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Edd Roush

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Edd Roush OF
Edd J. Roush
(May 8, 1893 - March 21, 1988) was a left-handed Major League Baseball player. He played the majority of his career in center field.

Roush made his Major League debut on August 20, 1913 for the Chicago White Sox. He switched to the fledgling Federal League in 1914 and spent one season with the Indianapolis Hoosiers and one season with the Newark Peppers. He returned to the Majors in 1916 and split the season between the New York Giants and the Cincinnati Reds.

With the Reds from 1917 to 1926, Roush never batted below .321 and was an instrumental part of the team's World Series championship in 1919. He won the batting title in 1917 and 1919. His best career year in batting average was 1921, when he batted .352. He also led the leagues in Slugging average (.455) in 1918, in Doubles (41) in 1923, and in Triples (21) in 1924. He was renowned as having the best arm of any outfielder in his era. He held out most of the 1922 season over a salary dispute.[1]

Roush played for the New York Giants again from 1927 until 1929 and rejoined the Cincinnati Reds for a single season in 1931 before retiring. He sat out the 1930 season over a salary dispute.[1]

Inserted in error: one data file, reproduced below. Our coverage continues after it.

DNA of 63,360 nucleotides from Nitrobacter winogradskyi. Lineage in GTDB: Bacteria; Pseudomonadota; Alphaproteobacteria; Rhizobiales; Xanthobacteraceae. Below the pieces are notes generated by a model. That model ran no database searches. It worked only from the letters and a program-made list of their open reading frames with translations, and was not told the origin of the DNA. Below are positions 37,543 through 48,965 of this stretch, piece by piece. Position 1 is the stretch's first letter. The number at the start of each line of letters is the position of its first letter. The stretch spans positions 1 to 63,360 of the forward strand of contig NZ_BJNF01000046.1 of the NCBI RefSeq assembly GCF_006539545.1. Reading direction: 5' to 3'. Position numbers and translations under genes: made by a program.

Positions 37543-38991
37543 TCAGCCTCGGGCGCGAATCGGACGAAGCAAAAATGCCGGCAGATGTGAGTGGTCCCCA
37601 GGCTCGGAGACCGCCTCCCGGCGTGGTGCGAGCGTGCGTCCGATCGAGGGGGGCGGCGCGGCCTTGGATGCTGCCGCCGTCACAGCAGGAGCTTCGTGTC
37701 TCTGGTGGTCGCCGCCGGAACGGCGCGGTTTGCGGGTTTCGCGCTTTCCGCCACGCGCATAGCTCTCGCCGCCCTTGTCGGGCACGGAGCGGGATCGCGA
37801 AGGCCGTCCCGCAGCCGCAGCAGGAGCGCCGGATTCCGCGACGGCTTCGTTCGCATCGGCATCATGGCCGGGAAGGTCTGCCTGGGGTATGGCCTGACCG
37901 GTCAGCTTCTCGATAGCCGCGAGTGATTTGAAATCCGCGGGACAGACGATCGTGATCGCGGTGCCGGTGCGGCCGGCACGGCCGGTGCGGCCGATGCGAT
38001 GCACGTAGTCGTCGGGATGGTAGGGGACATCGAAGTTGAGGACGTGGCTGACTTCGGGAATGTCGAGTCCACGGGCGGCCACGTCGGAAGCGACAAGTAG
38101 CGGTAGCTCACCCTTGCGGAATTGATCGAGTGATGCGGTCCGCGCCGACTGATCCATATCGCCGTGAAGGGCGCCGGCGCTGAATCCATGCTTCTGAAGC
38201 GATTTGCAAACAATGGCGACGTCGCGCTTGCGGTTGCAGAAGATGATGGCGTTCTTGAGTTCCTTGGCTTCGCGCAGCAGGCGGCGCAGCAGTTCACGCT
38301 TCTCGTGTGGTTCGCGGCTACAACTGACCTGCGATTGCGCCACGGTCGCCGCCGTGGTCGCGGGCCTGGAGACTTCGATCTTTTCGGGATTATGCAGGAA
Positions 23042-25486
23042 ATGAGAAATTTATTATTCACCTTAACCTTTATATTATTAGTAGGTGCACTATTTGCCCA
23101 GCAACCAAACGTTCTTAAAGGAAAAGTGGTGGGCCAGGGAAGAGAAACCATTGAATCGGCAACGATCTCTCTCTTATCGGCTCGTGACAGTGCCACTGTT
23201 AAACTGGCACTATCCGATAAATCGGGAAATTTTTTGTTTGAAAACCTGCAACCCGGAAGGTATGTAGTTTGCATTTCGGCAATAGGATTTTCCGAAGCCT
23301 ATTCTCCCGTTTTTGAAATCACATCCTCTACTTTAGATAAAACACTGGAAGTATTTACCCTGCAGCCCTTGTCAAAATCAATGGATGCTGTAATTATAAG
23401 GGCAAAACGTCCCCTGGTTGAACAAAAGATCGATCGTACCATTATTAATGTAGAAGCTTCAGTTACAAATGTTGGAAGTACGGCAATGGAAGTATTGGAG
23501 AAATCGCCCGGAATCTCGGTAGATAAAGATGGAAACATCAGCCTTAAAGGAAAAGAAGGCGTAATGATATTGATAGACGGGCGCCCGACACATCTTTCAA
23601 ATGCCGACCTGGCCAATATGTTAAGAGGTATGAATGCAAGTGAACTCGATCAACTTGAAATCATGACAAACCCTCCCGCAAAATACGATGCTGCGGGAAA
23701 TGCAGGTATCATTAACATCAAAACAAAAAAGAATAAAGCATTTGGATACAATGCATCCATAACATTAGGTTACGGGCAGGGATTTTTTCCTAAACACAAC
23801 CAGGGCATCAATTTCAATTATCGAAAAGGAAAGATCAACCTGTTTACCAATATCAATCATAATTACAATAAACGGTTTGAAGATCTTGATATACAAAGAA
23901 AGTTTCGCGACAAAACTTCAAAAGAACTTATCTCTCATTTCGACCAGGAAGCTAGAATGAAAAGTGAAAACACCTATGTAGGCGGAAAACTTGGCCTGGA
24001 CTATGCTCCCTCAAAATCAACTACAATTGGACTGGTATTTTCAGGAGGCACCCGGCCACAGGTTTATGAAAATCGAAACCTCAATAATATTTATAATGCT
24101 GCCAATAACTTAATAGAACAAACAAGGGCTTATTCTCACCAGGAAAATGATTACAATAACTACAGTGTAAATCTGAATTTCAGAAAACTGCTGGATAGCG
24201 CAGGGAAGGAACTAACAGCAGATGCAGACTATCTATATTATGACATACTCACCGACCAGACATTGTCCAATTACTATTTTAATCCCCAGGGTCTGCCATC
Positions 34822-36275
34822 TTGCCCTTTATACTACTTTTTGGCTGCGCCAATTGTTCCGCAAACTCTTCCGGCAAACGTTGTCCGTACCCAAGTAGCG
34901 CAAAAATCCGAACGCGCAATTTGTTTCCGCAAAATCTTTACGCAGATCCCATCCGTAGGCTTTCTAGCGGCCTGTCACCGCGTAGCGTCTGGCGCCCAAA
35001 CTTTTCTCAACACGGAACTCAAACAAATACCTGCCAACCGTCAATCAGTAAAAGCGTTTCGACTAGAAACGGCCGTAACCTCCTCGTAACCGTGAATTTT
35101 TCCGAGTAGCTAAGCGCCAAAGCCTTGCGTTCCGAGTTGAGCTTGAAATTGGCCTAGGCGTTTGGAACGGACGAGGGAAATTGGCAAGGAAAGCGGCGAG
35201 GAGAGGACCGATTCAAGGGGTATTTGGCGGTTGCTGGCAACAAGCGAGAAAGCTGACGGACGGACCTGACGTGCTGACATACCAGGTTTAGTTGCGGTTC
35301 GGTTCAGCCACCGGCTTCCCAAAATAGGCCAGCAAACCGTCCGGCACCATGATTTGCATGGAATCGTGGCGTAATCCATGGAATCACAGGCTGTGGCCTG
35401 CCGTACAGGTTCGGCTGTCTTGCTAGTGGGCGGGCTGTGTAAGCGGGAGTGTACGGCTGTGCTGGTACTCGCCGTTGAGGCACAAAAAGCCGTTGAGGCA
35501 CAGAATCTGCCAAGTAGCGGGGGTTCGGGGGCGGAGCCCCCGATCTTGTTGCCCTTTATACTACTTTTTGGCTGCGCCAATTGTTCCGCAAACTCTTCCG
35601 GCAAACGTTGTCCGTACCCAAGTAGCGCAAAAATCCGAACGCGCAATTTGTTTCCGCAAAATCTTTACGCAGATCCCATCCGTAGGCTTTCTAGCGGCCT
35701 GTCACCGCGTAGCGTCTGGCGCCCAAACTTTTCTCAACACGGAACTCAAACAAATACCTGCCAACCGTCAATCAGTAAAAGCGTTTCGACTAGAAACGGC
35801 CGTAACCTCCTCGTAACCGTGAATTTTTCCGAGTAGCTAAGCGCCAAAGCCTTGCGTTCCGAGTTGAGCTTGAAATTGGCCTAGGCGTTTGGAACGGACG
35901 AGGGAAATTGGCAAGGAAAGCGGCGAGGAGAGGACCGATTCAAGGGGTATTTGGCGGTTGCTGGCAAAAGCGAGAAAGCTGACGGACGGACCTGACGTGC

Roush finished his 18-year career with a .323 lifetime average, 268 stolen bases and 182 triples. He never struck out more than 25 times in a season and had 30 inside-the-park home runs.

Roush, who used a massive 48-ounce Louisville Slugger (the heaviest bat used in baseball), claims that he never broke a bat in his big league career.

Roush was selected into the Baseball Hall of Fame in 1962 (chosen with Bill McKechnie). He is also a member of the Cincinnati Reds Hall of Fame, being inducted in 1960. Considered the greatest player in Reds' history at the time, he was invited to throw out the first ball at the last game at Crosley Field on June 24, 1970. Joe Morgan called Roush "the best of us all".

He died at the age of 94, still insisting that, even if the White Sox had played the 1919 World Series on the level, the Reds would have won.

At the time of his death on March 21, 1988 in Bradenton, Florida, Edd Roush was the last surviving Federal League participant.

In 1981, Lawrence Ritter and Donald Honig included him in their book The 100 Greatest Baseball Players of All Time.

See alsoEdit

ReferencesEdit

  1. 1.0 1.1 Suehsdorf, A. D. (1978). The Great American Baseball Scrapbook, p. 56. Random House. ISBN 0-394-50253-1.

External linksEdit

Preceded by:
Hal Chase
Zack Wheat
National League batting champion
1917
1919
Succeeded by:
Zack Wheat
Rogers Hornsby

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